Carl Froch Vs. Glen Johnson Running Undercard Results

ATLANTIC CITY, N.J. — We’ve settled in after dinner at the Boarwalk Hall ballroom, me and friends of the site like Andrew Fruman, Lee Payton and David P. Greisman. Great memories of this here spot; I saw Paul Williams-Sergio Martinez I in the ballroom.

Anyway, I won’t be giving you updates on the tape-delayed Mikkel Kessler bout from Denmark, but you can read the results here, or just wait for Showtime to broadcast it. What I’ll be doing is filling you in on the rest of the undercard from Atlantic City, which, while lackluster does feature a couple notable fighters and prospects. Keep checking back for running updates, which will be in chronological order. (Technical difficulties are, as usual, a risk.)

Light heavyweight prospect Badou Jack scored a 5th round stoppage over Hajro Sujak, whose corner tried to stop it before the refereee finally did. Sujak was competitive for a couple rounds, landing on Jack plenty, which isn’t maybe what you usually want to see out of a prospect but it was clear Jack didn’t have much regard for Sujak’s power. In the meantime, Jack was going to town, especially on the inside. He’s modestly fast and puts his punches together well, and he is very, very busy. By the 4th round, Sujak was blowing blood out of his nose and clearly not enjoying things, but he hung in there. Jack will want to work on his defense, which trainer Eddie Mustafa Muhammad can help him with, but he’s going to be a crowd-pleasing fighter either way. Plus he’s got a coook nickname: Badou Jack “The Ripper.”

Ivan Redkach, a wild junior welterweight prospect with a 1990s rap style haircut with selective portions shaved in lines, got a 6th round stoppage over Ablerto Amaro. He was ultra-aggressive and crazy swinging, Redkach, and it was working for him until the 3rd round, when Amaro started connecting at a high rate and bacing Redkach up. But Redkach re-took control in the 4th and dropped Amaro in the 5th, then a weirdly indecisive Steve Smoger did the right thing as a referee and halted the contest to save a wobbly Amaro. I’m not seeng Redkach as much of a prospect; Lou DiBella had said Friday that he hadn’t even seen Redkach prior to signing him, and that he “took a flyer” on the Ukrainian.

J’Leon Love, another prospect DiBella recently signed, got a more competitive fight from Lamar Harris than the 40-35 cards would suggest. The fight was a left hook fest between the two muscular middleweights, and I would’ve given Harris the 2nd round on the virtues of one big left hook he landed. But Love avenged the left hook shot with a left hook knockdown of his own in the 3rd. Love fights moving backward but commits to his shots, so he punches with some power. But like so many fighters, he punches pretty wide most of the time. Increasingly I notice that, with the exception of big power punchers who can get away with wide punches, the thing that separates the top notch guys from virtually everyone else is that their punches are short and crisp.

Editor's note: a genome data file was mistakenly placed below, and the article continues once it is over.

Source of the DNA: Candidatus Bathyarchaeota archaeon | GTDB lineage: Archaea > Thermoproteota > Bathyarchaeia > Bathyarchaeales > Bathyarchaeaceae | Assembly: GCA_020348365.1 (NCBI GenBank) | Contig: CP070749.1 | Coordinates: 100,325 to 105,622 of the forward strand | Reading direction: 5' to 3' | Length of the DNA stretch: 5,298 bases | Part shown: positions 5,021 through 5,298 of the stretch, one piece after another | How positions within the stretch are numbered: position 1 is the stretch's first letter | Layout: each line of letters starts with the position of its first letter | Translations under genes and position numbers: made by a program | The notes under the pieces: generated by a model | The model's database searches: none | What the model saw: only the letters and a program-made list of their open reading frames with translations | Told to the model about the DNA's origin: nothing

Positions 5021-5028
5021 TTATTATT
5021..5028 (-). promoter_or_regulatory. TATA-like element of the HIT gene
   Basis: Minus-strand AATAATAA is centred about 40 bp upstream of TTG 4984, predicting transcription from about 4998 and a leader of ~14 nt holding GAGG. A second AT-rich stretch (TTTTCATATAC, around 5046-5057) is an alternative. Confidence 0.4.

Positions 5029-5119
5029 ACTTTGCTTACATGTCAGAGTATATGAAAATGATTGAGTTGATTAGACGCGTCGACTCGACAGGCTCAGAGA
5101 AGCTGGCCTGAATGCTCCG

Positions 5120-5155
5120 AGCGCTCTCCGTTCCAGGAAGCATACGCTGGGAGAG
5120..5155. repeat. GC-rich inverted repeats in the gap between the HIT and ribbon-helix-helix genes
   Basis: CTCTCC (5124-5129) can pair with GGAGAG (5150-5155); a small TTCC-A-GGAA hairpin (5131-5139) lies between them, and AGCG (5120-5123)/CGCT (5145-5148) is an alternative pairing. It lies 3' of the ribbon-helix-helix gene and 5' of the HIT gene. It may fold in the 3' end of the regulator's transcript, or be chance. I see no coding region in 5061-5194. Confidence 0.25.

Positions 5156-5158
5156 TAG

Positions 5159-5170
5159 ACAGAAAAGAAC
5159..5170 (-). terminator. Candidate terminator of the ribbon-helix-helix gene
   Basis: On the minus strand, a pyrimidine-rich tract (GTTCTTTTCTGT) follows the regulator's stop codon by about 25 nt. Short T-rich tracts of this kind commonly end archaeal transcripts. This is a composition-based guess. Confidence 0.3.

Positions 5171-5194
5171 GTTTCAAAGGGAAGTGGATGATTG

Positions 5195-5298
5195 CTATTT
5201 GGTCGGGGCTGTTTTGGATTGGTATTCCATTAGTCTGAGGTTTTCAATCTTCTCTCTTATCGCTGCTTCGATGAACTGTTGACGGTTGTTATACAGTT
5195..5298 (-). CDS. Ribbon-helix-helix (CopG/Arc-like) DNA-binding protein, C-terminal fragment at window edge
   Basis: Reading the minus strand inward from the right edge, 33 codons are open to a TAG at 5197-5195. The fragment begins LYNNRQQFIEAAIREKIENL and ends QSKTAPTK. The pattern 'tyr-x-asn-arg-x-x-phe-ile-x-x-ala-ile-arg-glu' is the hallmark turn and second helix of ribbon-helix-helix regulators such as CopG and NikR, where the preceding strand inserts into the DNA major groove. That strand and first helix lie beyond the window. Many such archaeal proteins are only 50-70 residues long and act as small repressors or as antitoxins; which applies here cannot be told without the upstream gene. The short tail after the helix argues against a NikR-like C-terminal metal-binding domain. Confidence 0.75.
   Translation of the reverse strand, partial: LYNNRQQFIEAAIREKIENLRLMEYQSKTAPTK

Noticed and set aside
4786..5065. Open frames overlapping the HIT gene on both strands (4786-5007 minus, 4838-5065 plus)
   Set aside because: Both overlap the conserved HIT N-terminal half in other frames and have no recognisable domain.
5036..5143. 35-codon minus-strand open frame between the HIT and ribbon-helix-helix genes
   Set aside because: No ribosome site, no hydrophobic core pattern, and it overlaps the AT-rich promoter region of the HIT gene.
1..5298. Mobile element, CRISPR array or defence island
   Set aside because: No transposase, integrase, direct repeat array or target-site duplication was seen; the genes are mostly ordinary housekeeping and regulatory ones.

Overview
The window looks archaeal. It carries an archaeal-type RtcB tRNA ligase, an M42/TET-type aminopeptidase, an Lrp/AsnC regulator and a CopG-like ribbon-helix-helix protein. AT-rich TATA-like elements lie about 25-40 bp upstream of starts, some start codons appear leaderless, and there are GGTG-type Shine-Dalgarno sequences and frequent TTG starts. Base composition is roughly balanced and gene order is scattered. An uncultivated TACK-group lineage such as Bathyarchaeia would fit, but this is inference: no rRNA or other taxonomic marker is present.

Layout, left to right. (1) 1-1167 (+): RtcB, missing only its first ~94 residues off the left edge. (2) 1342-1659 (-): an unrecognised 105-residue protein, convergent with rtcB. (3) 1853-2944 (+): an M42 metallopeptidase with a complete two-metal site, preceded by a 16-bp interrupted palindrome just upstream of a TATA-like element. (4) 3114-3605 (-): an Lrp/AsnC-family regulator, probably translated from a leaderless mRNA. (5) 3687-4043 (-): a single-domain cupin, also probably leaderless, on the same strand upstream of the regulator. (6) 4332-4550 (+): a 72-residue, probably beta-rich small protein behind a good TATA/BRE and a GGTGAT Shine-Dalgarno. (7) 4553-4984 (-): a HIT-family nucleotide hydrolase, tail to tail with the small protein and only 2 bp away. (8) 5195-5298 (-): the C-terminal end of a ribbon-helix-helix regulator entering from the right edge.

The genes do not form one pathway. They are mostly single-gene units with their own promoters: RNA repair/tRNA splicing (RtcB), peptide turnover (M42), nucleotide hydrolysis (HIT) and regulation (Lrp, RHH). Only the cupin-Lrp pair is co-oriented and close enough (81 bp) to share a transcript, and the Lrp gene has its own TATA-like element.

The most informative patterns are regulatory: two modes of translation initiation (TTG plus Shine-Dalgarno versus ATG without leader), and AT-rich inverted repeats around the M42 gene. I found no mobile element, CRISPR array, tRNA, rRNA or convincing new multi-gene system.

Zsolt Erdei is such a skilled fighter. For five rounds, every round looked the same as every other Erdei round ever — he was busier, faster, and better on defense than a shopworn Byron Mitchell. The light heavyweight is exactly the kind of crisp I was just talking about in the above paragraph. But then hey, look there: In the 6th, Erdei dropped Mitchell twice with combinations where the right hand did the most damage, then the referee waived it off after Mitchell had trouble walking forward following the second knockdown. Erdei hadn’t scored a KO since 2007. He’s always going to be popular with Hungarian fans, whom far and away make up the largest segment of the audience tonight. But a KO won’t hurt his chances of becoming an appealing opponent for one of the other top names in the 175-pound division, where Erdei could make some noise if he can finally get the fights he never took or never could take when he stuck to fighting out of Hungary.

Edison Miranda failed to impress at 182.5 pounds. Sure, his body was terrific — you’d think someone who was a middleweight not that long ago wouldn’t be so rock-solid in the physique department at such a weight. And granted, his opponent, Rayco Saunders, alternated between “tricky” and “kind of good” and “reluctant,” the last of those adjectives after Miranda rocked him all 3rd round long. But this box-y viersion of Miranda isn’t all that interesting, and if he isn’t knocking anyone out or getting knocked out, I’m not sure what the point of him is, because I don’t think he’s going to outbox anyone. Anyway, he landed more clean shots than Saunders, who won as many as three rounds en route to an 80-73, 79-74, 79-74 decision.

(tunefully) And that concludes your uuuuuuuuundercard repooooooooooort!

About Tim Starks

Tim is the founder of The Queensberry Rules and co-founder of The Transnational Boxing Rankings Board ( He lives in Washington, D.C. He has written for the Guardian, Economist, New Republic, Chicago Tribune and more.